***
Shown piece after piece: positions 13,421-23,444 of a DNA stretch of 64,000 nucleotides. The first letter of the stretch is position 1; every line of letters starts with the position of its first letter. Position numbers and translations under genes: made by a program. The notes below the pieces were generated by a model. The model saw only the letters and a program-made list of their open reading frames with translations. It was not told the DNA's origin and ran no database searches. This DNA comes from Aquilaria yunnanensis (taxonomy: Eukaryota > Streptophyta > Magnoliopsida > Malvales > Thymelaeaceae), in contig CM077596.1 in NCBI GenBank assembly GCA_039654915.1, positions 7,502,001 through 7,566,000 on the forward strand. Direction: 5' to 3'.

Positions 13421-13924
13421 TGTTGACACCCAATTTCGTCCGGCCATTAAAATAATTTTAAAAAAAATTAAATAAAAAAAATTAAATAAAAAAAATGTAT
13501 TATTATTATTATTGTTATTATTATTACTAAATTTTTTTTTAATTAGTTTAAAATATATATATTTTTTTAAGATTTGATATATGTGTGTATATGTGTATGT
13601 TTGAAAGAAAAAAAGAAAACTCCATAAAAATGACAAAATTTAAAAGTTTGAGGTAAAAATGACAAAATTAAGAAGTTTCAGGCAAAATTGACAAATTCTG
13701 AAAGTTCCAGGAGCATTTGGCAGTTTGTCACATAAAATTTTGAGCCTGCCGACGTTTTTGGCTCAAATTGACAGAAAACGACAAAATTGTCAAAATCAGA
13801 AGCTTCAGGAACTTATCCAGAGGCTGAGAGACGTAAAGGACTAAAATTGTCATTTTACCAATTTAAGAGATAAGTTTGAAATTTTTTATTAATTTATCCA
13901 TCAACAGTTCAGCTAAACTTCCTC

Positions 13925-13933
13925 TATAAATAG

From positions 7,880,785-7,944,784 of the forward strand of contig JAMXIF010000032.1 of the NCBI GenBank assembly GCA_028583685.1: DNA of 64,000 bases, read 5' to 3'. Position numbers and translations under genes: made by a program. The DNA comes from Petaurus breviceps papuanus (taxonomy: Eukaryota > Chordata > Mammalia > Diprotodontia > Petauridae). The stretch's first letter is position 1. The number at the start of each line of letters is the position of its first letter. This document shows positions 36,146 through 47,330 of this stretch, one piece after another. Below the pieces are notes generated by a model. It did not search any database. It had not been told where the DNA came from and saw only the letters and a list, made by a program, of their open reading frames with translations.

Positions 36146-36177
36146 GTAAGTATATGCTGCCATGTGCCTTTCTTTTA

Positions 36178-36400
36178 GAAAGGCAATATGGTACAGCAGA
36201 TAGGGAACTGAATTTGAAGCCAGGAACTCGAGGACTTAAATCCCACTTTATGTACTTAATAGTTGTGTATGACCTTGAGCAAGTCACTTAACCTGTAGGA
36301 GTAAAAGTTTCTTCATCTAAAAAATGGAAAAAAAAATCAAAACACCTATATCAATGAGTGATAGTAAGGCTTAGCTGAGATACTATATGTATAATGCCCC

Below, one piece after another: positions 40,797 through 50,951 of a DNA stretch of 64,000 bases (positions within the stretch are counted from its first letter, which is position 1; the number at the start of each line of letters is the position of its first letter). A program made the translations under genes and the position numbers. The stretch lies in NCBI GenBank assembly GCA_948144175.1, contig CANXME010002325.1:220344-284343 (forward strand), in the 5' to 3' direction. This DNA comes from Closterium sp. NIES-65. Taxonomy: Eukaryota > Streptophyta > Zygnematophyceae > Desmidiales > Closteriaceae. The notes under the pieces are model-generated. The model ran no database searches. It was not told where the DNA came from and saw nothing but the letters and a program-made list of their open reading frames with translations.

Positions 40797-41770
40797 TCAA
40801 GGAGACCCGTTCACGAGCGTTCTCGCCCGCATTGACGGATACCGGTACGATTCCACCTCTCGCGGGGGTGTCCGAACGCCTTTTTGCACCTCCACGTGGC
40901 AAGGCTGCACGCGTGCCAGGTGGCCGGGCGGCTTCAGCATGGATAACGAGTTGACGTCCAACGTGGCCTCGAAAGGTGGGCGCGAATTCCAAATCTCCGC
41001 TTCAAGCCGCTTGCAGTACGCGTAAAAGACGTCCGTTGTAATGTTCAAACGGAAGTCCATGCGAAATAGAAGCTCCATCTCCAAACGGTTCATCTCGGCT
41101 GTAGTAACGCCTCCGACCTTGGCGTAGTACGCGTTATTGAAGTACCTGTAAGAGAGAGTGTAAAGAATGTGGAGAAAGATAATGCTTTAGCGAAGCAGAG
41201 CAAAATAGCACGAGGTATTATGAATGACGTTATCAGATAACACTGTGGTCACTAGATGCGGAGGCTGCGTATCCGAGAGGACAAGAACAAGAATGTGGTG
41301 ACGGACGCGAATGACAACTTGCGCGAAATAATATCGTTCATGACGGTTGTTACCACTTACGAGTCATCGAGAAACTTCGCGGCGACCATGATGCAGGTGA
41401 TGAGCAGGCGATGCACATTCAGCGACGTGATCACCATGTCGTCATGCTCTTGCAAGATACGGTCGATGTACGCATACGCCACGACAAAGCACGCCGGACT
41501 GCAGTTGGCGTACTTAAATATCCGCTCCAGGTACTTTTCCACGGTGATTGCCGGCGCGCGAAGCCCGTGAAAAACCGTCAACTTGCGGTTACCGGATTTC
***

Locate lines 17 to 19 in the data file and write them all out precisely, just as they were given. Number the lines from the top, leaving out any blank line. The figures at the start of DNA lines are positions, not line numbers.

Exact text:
36301 GTAAAAGTTTCTTCATCTAAAAAATGGAAAAAAAAATCAAAACACCTATATCAATGAGTGATAGTAAGGCTTAGCTGAGATACTATATGTATAATGCCCC

Below, one piece after another: positions 40,797 through 50,951 of a DNA stretch of 64,000 bases (positions within the stretch are counted from its first letter, which is position 1; the number at the start of each line of letters is the position of its first letter). A program made the translations under genes and the position numbers. The stretch lies in NCBI GenBank assembly GCA_948144175.1, contig CANXME010002325.1:220344-284343 (forward strand), in the 5' to 3' direction. This DNA comes from Closterium sp. NIES-65. Taxonomy: Eukaryota > Streptophyta > Zygnematophyceae > Desmidiales > Closteriaceae. The notes under the pieces are model-generated. The model ran no database searches. It was not told where the DNA came from and saw nothing but the letters and a program-made list of their open reading frames with translations.

Positions 40797-41770